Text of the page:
It’s well known that that the primary symptoms of gingivitis, a mild form of gum disease are red, swollen gums that bleed when brushed or pressure is applied. However, as the disease progresses to periodontitis, bone and ligaments that hold the teeth in place are destroyed leading to misaligned teeth, gum recession, sensitivity and even tooth loss that can all lead to tension headaches.

Gum disease is characterized by inflammation of the gum tissue, driven by bacterial infection. These bacteria release harmful byproducts that damage the gums and structurea that hold the teeth in place. Growing evidence has shown that these bacteria and biproducts can travel to distant sites in the body and increase the risk of serious health conditions developing.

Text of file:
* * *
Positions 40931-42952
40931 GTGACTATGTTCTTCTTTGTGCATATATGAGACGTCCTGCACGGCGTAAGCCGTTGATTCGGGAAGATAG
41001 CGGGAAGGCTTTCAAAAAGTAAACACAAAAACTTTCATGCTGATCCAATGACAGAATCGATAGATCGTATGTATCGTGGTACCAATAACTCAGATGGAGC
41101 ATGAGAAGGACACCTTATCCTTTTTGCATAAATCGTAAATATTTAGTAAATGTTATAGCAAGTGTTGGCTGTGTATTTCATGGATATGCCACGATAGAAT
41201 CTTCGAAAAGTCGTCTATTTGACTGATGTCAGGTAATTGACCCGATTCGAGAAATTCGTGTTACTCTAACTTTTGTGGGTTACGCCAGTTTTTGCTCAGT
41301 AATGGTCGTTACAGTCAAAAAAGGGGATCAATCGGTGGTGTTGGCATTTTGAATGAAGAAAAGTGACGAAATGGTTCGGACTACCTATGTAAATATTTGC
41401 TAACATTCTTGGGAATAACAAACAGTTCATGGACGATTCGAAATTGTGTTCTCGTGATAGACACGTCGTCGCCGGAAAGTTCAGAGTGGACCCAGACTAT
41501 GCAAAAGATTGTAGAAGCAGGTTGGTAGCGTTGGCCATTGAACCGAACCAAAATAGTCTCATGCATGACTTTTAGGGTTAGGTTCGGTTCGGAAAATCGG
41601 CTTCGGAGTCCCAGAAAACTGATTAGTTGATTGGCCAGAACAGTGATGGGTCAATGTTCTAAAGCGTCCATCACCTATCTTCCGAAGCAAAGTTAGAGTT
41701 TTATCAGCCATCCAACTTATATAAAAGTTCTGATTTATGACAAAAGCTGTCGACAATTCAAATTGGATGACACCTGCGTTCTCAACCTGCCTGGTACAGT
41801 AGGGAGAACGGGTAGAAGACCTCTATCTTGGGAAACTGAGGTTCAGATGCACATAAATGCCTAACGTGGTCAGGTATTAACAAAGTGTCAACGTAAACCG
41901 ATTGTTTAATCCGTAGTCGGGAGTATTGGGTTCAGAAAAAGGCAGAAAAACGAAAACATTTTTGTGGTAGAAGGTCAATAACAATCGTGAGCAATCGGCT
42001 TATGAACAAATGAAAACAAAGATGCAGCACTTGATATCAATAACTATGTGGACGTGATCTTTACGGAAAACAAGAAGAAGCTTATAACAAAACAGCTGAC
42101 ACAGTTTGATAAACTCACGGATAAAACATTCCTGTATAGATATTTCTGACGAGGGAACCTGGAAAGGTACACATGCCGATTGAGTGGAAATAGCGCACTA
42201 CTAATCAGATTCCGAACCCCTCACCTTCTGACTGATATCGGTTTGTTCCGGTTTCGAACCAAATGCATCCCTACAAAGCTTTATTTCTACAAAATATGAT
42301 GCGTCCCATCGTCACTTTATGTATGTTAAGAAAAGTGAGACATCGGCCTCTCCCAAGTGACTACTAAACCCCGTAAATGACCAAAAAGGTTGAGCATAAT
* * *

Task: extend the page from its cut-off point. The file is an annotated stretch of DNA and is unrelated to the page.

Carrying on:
How Gum Disease Causes Headaches

Dental issues can cause and exacerbate headaches through a variety of interconnected mechanisms. The nerves in the jaw and teeth are linked to a network that extends to the head and neck. When dental problems arise, they can trigger nerve signals that manifest as headaches. 

Gum disease can lead to the following issues and dental problems that can cause headaches

  1. Inflammation: Gum disease leads to gum inflammation, potentially exacerbating systemic inflammation associated with migraines. See more on this below.
  2. Gum Recession: Receding gums expose tooth roots, causing sensitivity and discomfort that can contribute to stress-related tension headaches.